It only occurred to me recently, when I saw a news article that announced Arnold Schwarzenegger’s immortal line “I’ll be back” in ‘The Terminator’ as the most memorable film line in history that, ironically, it’s lines and moments like these that almost diminish the original film that such a iconic moment came from. And I can’t shake the feeling from my head, as I’m sitting here typing out a 3rd person narrative of myself like a 1950′s noir, that it’s only going to get worse.
There are so many classic movie lines in the history of cinema, but most people (and I only consider these people to be not as obsessed with films as I am, I’m a cinéphile and proud) only know ‘The Godfather’ for Brando’s cotton ball mouthed “I’m going to make him an offer he can’t refuse” and not for the horse head or that fateful fishing trip, and then people imagine that’s all they need to know about the film, a single quote. As the years progress, I can only imagine this to become more noticeable, as great film starts to lose notice. Hell, I can see the day when I’m 50 and see teens asking their mates “Why so serious?” without even knowing how Joker got those scars, Because a quote like that in Nolan’s brilliant ‘The Dark Knight’ has so many brilliant moments it’s beacon shines that simple question and all the other scenes are overlooked (although, Heath Ledger reciting of ‘Jerry Maguire’s “You complete me”, while hypocritical on my part, is astounding from the late actor.)
I first experienced a moment like this a couple of years back, when I watched Hitchcock’s unbelievable masterpiece ‘Psycho’ for the first time. I prepared myself, ready for the classic synchronised screaming of violins and victim as the mystery murderer plunges the knife in her again and again. And as I expected, it arrived in beautiful black and white.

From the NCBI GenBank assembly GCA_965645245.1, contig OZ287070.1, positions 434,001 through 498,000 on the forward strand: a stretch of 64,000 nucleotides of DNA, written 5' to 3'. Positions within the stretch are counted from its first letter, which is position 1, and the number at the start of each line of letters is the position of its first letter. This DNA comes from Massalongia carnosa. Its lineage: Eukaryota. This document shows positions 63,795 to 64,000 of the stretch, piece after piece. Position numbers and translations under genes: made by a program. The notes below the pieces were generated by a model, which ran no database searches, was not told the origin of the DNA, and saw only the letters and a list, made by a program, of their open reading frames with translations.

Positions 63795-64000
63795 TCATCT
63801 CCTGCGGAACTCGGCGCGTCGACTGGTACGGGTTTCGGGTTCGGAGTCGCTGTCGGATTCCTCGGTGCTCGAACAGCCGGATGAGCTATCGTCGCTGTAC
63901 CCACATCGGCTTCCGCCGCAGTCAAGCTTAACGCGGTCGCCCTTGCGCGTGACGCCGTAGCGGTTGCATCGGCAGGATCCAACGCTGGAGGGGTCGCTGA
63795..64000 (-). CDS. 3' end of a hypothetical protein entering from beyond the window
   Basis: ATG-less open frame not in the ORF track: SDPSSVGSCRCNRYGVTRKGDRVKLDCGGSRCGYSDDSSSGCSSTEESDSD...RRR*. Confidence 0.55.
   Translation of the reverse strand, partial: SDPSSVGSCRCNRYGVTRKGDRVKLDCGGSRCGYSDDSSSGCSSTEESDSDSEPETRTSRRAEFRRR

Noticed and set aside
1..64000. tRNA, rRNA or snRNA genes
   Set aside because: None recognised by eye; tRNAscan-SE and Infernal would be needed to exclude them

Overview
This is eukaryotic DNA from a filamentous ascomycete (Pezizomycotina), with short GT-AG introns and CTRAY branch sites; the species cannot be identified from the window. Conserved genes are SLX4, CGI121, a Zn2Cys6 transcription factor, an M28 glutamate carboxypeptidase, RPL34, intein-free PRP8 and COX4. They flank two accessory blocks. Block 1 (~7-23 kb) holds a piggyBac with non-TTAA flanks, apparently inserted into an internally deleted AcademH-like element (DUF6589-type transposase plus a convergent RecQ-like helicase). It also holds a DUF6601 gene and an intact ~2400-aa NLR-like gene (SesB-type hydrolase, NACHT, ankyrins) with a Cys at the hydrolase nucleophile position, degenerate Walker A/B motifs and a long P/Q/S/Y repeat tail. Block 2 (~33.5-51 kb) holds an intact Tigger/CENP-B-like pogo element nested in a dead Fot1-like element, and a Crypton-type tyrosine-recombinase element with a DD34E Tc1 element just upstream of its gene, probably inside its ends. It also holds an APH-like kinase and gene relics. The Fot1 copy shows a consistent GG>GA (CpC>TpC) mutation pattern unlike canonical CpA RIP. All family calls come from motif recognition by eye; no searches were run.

But when it came, I felt nothing.
I had no real emotions or thoughts on the scene because it had been spelled out to me already, I was spoon-fed this scene gradually for years so that before I had even experienced it for myself, I already knew what my opinion of it would be, Which is saddening for me, really. But that all changed as I carried on watching the movie.
I was always suspicious of Norman Bates the moment he stepped in shot, he had a very child-like manner about him, superb acting and directing I would say, but I was never so suspicious to suspect him of murder. And it was that singular shot of Norman’s mother that still haunts my dreams today, why that image isn’t as immortalised as the opening I thank God for. But that wasn’t my particular favourite moment for me. I was the investigation in the Bates house as Detective Milton climbs the stairs. An over-head shot surveys the whole of the action as a figure dressed in a woman’s nightgown charges at him, knife in hand. I walked into the screening expecting a casual 1960′s classic to relax to, I left with wet trousers.
Moments like these are left unspoiled, but I’m still left with a fear that people summarise a film by one single repeated line or scene and feel that they don’t need to see said film. The list is endless, so many icons that are so large and so overplayed that they leave the film itself in the shadow. Rocky climbing the steps. Indy running from the boulder.
“You talkin’ to me?”
“We’re going to need a bigger boat.”
“I see dead people.”
“Say hello to my little friend!”
“Shaken not stirred.”
I could go on for as long as I like, but don’t get me wrong, all of these moments should be celebrated, recited at parties and anticipated during movie marathons. I only wish they weren’t done to death. Because they are killing them. And the worst part is that it can’t be stopped. A better wish is that the whole of the film should be idolised, rather than the part.
Which is why I’ve reached another epiphany. Because there are brilliant, genius creations like this in the world, and because they need to be celebrated, rather than merchandised, I’ll dedicate my life to showing people who are unfortunate enough to not have experienced moments like “Here’s Johnny!” themselves. I’m going to point them to even greater moments, like how Nicholson went bat-s**t crazy before the axe mayhem, or practically every glorious shot in ‘Apollo 13′ before “Houston, we have a problem.”
So the next time you see a kooky, animated, run-of-the-mill comic-relief character doing their usual butchering of a classic movie line, think about the origin of that line, the love and care that screen-writer, director and actor put into to craft cinematic glory, and how it became canned fodder for desperate humour in a big-eyed annoying ferret. Then you can turn that film off, and play the genuine movie instead.
Oh, and may the force be wth you.
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